Long time friends of the Lab will remember our developer series. We figured, we can’t talk about what we’re working on, but that’s no reason not to talk about the people doing the working! Today, we’d like to introduce DJ, our Quality Assurance Director. You already know him if you’ve seen us at a convention or lurked in our forums. Be sure to say hello to him the next time you come by! — Sanya
What Not To Do
My childhood was split between two worlds. One in eastern Oregon: Where the nearest neighbor was over three miles down the road, the town I went to school in was not much different from Spencer’s Mill, and the graduating class size for my year was a whopping 12. We didn’t get television reception, and if we had, it wouldn’t have mattered much. Our television’s speakers were broken. We did, however, have an Atari 2600. Because of my loving aunt, Cobra and Defender are the first two games in color that I can remember playing. Oh and our handheld platform back then…was a football game made by Mattel. It was a magical era!
The other half of my childhood was on the Olympic Peninsula of Washington, where it always felt majestic. Mountains, ocean, forest, and the beautiful city of Seattle was just a ferry ride away. On the other side of the city, there lived the video game titans/all-around sorcerous magicians at Nintendo. Back in the day, you could call their customer support for free and talk to someone if you were stuck in a game, or your console was displaying nothing but corrupted graphics (don’t try to blow the cartridge out with your breath!), or if you wanted to annoy some adult with statements and debates about why Link is a more interesting hero than Mario, and my sister wants to know why Zelda and Peach both always need rescuing and not the other way around?
Video games were where I wanted to be. At the time it was a field still in its infancy. I am a terrible artist and I didn’t know how to program, but I did have some light scripting experience. After starting college, and acquiring a huge student loan debt, I had the horrible realization that I didn’t have a passion for programming. That triggered one hell of an identity crisis. I started working a full time job in an art gallery’s photography lab, and ventured into some nefarious endeavors (I was young! I needed the money!). Well, it turns out, working in a photography lab is cool, but not lucrative, and the nefarious endeavors (according to society and parental units) are things one probably shouldn’t do if one wants a career. So, I took the money I had after paying off my debt, and moved back home.
Seattle is a hotbed for the gaming industry. There are companies small and large that live and die here. A few are like the bird of legends, rising from the ashes and live again. Others fly by night and are never heard of again.
When I saw an ad in the paper saying that the big N was looking for testers, I jumped for it. I mean come on…I was 21 years old, I didn’t have a job, didn’t have a degree, was living with my mother again (as temporarily as possible), had no income to speak of otherwise, and my only mode of transportation was a motorcycle for what would end up being a 140 mile commute. So, yeah, I had some holes to fill in my life. What I still had was a burning desire to work in video games.
Nintendo used to interview each contract testing candidate with a panel of supervisors back then (not so much, anymore). Well, they liked me and I was temporarily — and at the same time forever — in awe.
Being a tester you learn a few things, and one of those things is patience. To anyone who thinks you get to play games for a living: You don’t get to play games for a living. QA would be best described as verifying each feature in the tutorial for five of your eight hours a day for three weeks straight, then again a couple months later. The other hours are spent writing test cases (wonderful and glorious checklists) that you run through to make sure the game is doing what it should be doing. Scripting is important; the sooner you learn how, the better.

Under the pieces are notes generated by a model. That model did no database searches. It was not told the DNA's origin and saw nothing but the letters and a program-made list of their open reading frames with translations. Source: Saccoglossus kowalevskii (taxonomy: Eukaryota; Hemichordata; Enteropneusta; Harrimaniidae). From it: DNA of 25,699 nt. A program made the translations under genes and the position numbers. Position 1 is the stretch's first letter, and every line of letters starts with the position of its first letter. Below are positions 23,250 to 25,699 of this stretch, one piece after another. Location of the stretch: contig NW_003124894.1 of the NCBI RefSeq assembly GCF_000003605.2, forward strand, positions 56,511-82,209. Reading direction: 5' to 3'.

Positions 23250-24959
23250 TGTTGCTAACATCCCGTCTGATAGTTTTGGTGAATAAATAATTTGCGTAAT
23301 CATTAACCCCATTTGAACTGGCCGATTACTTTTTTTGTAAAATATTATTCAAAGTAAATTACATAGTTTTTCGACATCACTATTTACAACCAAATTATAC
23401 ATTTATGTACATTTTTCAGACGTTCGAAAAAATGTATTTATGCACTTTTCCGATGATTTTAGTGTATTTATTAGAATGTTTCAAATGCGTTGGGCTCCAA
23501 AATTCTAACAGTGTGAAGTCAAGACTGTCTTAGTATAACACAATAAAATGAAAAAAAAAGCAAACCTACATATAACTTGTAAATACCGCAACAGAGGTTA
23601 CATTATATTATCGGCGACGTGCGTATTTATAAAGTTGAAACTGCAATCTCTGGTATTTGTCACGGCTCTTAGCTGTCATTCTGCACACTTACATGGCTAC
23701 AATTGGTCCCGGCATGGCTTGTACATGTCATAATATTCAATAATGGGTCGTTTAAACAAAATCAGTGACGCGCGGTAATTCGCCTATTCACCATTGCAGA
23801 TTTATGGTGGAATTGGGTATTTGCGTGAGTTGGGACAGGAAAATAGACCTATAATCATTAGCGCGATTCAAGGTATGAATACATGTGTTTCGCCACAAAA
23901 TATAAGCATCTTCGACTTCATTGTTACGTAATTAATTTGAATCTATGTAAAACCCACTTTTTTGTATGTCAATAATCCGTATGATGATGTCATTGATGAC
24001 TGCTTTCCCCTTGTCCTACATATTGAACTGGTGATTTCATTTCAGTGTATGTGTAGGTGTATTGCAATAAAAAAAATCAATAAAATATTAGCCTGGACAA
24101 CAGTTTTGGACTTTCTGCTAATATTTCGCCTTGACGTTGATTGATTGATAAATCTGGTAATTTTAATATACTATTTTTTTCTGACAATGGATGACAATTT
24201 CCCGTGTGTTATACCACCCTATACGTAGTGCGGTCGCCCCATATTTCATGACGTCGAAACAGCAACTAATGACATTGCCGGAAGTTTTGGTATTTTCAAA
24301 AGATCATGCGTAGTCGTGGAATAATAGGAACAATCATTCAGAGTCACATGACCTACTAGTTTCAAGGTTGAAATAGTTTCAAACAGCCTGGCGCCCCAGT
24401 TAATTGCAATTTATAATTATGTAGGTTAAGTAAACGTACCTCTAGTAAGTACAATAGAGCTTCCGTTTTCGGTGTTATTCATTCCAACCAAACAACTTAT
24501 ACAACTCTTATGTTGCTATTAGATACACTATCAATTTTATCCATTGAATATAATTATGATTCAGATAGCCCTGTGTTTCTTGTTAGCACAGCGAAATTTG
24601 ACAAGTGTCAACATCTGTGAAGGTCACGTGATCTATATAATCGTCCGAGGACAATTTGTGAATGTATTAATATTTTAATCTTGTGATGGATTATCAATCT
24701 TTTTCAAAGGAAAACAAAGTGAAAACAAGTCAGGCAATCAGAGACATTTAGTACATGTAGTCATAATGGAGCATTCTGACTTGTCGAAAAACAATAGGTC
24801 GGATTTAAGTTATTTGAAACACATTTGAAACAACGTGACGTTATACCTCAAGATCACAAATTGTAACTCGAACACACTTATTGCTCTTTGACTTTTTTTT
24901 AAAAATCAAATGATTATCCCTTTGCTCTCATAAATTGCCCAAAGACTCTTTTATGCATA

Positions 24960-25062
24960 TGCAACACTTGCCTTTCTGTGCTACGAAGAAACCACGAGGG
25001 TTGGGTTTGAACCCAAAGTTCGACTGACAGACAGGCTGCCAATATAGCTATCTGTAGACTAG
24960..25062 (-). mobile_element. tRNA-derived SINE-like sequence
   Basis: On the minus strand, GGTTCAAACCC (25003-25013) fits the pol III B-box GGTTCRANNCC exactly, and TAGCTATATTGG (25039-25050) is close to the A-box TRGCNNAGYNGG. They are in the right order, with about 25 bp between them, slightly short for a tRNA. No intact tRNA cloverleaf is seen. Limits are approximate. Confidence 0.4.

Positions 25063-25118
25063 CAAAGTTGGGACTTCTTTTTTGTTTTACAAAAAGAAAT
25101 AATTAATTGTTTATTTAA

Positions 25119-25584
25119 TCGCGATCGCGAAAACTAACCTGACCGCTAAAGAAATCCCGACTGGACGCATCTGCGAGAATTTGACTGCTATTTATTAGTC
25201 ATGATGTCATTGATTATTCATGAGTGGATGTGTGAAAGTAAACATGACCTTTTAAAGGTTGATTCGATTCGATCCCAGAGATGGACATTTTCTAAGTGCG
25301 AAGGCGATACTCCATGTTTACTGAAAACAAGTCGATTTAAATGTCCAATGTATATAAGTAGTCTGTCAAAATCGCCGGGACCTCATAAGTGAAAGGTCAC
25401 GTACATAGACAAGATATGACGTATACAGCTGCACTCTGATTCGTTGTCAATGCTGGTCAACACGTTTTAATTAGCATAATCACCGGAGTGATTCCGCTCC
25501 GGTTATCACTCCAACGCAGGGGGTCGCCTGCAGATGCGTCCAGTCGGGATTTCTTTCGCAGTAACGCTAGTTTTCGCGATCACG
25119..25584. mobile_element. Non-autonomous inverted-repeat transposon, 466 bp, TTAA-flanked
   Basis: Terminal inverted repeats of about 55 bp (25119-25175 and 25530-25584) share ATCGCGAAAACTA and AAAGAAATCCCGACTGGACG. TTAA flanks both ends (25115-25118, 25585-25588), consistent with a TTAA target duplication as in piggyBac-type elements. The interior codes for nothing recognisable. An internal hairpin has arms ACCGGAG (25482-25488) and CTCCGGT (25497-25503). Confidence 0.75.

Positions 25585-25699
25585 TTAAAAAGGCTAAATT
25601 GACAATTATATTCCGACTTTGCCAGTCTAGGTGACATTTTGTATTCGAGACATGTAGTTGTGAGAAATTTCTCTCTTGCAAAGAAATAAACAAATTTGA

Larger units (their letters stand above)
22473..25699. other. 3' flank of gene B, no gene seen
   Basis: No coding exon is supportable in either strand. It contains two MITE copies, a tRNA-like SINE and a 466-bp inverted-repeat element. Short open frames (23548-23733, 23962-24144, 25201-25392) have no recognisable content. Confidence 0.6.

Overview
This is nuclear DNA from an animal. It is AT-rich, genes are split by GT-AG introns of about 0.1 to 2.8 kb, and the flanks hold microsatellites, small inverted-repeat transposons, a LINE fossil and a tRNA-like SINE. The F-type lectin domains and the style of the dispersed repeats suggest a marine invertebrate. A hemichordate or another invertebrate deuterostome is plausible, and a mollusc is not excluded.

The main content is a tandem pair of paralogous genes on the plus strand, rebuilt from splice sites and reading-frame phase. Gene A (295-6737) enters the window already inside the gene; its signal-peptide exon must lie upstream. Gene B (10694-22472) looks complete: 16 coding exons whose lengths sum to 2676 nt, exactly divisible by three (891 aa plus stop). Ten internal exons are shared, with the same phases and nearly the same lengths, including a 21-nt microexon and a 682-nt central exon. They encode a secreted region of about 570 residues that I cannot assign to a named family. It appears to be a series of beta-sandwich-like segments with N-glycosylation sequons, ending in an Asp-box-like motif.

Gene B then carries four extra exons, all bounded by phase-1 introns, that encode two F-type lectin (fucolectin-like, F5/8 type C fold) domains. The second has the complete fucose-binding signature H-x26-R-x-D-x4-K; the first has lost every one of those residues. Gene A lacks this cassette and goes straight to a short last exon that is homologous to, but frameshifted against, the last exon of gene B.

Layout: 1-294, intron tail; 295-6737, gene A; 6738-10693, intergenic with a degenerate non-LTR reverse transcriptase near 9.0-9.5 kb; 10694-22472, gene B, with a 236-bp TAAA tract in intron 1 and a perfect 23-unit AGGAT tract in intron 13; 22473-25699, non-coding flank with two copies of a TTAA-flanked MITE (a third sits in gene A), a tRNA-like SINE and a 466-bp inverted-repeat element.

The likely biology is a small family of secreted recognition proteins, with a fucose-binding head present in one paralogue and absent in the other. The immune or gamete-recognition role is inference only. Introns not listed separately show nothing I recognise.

People ask me how to get into this career. Mostly, I tell them not to. This industry can be fun, challenging, and rewarding. There are some awesome companies to work for and creating something that brings out emotions in people is extremely rewarding. You will spend a ton of hours glued to your desk. Job security depends mostly (but not always) on a successful game. The competition for a position is fierce and the entry level QA position is usually a contract one. If you come into this industry, you better love what you do. Because…the rest of us do!
If you’re entry level QA, and you want to succeed in the industry? Work hard, be willing to work overtime on a moments notice, use your imagination, grow your documentation and technical skills. Always remember there are thousands of people just like you, and you are the one that will have to rise to the top. We don’t float in this field, we swim to the top or we drown. Everyone should try to better themselves.
My career has lead me down some wonderful paths and I feel fortunate. While I did aim to get into the industry, I didn’t ever imagine I would stumble into it the way I did. My path took me from contracting at Nintendo, Sierra and Microsoft to managing the QA department at Sucker Punch Productions, ArenaNet, Loose Cannon Studios and PopCap. I’ve also been a producer. After awhile, I found myself missing the hands on feeling I got at places like Sucker Punch and Loose Cannon Studios. These smaller studios are places where you bleed your talent and passion for games into the product you’re working on in a whole different way, one that I feel is more intimate, though a little risky.
At Undead Labs, I get to take the passion for games I’ve always had, add that to all I have learned from my seventeen years in the industry, and put it to practice while learning from some of the most talented people in the industry.